Antitrust Alert:  ACCC Brings Second Action Testing Extension of the Unfair Contract Terms Regime

Antitrust Alert: ACCC Brings Second Action Testing Extension of the Unfair Contract Terms Regime

In our last Commentary, we discussed the ACCC's action against JJ Richards, which was the first case brought under the extension of the unfair contract terms provisions of the Australian Consumer Law (ACL) to small business contracts. The ACCC subsequently instituted proceedings also against Servcorp Ltd and two of its subsidiaries, similarly alleging that several clauses in its standard form contracts with small business should be declared void on the basis that they are unfair. Servcorp supplies serviced office space and virtual office services such as office suites, secretarial services, IT, communications, and personal assistants.

  • Some of the Servcorp alleged unfair contract terms include terms that:
  • Automatically renew a customer's contract and allow Servcorp to unilaterally increase the contract price after the renewal, and without prior notice to the customer;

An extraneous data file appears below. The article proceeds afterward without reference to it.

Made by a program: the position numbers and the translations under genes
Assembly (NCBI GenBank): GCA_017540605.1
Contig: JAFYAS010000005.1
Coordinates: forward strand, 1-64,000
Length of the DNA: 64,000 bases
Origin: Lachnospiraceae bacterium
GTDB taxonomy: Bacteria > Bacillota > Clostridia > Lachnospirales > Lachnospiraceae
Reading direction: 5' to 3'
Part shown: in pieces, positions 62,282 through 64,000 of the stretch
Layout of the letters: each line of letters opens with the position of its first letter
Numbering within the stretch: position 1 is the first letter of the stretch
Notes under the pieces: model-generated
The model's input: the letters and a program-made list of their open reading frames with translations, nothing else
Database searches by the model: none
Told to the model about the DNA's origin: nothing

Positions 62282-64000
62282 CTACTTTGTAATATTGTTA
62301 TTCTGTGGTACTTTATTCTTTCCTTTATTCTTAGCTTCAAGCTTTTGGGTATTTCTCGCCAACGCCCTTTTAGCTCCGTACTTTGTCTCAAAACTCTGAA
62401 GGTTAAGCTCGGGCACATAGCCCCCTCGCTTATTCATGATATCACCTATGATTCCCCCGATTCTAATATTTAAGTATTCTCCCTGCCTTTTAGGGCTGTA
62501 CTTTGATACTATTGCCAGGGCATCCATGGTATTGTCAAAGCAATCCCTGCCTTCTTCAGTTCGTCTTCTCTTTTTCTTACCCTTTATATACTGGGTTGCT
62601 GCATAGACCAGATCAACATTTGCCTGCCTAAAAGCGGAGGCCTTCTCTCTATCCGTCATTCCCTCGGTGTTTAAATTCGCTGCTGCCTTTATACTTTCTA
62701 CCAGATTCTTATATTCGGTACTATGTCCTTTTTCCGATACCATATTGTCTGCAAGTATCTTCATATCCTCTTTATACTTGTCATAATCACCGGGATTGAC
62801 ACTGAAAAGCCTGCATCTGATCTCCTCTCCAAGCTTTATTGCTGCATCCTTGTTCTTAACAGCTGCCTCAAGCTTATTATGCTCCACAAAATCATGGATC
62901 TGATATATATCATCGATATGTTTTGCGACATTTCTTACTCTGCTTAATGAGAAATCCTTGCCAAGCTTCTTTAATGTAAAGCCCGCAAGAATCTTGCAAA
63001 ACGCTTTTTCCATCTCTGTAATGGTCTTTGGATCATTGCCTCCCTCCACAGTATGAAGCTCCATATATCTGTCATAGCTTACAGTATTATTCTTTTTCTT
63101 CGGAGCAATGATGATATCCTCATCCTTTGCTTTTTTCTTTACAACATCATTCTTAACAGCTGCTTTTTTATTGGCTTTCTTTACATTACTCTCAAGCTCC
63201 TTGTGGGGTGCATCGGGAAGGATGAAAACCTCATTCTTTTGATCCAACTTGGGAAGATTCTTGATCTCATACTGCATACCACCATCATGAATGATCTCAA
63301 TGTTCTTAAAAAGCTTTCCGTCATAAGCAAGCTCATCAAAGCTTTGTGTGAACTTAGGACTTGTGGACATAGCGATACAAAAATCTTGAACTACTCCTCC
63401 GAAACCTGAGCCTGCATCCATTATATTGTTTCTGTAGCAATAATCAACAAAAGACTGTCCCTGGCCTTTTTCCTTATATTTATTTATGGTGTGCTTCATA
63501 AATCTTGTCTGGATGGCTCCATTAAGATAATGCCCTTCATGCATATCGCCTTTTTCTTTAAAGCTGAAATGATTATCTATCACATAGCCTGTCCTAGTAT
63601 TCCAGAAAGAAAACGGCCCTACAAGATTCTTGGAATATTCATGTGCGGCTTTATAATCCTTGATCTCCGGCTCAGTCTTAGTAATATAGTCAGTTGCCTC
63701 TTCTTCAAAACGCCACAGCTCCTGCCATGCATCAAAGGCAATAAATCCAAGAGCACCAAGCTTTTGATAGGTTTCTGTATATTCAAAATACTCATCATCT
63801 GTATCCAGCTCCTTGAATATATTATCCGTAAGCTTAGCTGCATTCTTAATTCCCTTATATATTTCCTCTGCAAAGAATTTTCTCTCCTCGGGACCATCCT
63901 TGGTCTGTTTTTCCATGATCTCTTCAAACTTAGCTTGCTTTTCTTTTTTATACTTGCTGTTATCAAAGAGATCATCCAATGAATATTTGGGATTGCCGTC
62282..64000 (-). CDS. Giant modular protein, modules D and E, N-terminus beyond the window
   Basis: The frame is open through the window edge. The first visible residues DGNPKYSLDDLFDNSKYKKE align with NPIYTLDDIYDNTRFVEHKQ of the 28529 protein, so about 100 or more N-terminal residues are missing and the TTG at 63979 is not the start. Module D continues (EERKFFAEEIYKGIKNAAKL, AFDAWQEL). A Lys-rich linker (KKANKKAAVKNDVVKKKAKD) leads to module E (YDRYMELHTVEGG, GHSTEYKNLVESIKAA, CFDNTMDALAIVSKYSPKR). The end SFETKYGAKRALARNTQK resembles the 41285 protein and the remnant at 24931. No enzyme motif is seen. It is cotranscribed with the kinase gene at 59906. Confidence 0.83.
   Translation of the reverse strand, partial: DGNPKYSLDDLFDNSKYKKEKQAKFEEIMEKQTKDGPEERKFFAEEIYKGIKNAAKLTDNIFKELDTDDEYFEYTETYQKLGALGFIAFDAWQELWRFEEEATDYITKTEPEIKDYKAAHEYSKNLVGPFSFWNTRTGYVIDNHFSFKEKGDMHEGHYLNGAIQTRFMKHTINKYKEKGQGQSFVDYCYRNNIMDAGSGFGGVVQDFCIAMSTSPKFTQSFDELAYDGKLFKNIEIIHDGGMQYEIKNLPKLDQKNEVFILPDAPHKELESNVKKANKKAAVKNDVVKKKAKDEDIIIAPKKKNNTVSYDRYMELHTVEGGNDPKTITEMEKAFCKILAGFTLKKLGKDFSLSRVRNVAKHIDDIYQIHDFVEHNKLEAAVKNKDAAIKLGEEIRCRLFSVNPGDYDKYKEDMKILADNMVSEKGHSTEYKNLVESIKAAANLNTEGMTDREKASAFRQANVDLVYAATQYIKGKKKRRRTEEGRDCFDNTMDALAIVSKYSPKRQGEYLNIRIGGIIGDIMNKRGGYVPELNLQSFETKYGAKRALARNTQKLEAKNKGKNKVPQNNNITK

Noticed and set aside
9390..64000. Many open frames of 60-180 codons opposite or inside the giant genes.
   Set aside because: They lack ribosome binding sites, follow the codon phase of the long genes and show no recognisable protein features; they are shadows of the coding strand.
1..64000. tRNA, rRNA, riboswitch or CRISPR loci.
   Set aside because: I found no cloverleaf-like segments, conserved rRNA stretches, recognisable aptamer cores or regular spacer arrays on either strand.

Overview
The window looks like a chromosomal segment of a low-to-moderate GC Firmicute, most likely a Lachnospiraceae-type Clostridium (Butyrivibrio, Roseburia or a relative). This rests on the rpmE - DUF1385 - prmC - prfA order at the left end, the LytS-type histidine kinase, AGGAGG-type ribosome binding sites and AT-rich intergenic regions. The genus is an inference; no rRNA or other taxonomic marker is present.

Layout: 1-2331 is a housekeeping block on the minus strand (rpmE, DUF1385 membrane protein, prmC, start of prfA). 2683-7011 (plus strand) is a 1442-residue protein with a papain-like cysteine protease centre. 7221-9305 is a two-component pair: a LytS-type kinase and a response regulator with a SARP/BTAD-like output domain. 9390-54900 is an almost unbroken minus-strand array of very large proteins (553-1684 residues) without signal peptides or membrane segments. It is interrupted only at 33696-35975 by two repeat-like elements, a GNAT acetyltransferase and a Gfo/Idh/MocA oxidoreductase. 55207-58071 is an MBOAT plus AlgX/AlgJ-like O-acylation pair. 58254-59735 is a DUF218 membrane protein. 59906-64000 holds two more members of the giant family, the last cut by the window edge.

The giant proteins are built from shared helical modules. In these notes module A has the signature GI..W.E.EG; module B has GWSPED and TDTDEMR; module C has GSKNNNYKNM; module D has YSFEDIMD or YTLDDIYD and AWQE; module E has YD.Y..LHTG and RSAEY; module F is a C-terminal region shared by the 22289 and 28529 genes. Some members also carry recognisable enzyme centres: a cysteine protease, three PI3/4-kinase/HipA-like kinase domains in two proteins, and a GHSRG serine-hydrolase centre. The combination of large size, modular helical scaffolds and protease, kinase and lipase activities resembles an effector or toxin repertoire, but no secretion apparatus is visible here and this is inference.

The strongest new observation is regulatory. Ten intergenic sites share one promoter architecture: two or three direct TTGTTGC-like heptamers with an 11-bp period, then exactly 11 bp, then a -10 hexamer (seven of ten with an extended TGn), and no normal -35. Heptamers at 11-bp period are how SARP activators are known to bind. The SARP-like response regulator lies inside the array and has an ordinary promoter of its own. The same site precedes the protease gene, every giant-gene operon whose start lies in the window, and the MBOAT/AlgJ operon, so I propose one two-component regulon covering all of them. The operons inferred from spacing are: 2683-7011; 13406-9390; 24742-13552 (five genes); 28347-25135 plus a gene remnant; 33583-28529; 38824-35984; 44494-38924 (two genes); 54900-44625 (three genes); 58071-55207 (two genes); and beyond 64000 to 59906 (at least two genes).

• Permit Servcorp to unilaterally terminate the contract and to impose penalties on the customer;
  • Unreasonably limit Servcorp's liability or impose unreasonable liability on the customer;
  • Permit Servcorp to unilaterally determine whether the contract has been breached; and
  • Permit Servcorp to unilaterally acquire the customer's property without any notice. 

The ACL has published a list of terms that may be unfair, which is helpful for businesses in undertaking their own assessment of contracts. Many of the terms above appear to explicitly fall within that list; however, businesses should not take this list as exhaustive or definitive. Reviews of standard form contracts should consider the degree of "unfairness" between the parties and the overarching definition of "unfair" provided in the ACL.

These two proceedings will shed some light on the interpretation of the unfair contract terms regime in a small business context. Jones Day has highlighted potential areas of exposure, in particular in relation to clauses seeking to limit liability, unilaterally vary prices or provide indemnity clauses.

Lawyer Contacts

For more information, please contact your principal Jones Day representative or either of the lawyers listed below.

Nicolas Taylor

Prudence Smith

Jones Day prepares summaries of significant antitrust enforcement, litigation, and policy events as a service to clients and interested readers, to provide timely insight on antitrust and competition law developments relevant to business, but not as legal advice on any specific matter.  Please visit our Publication Request form to add your name to our distribution list.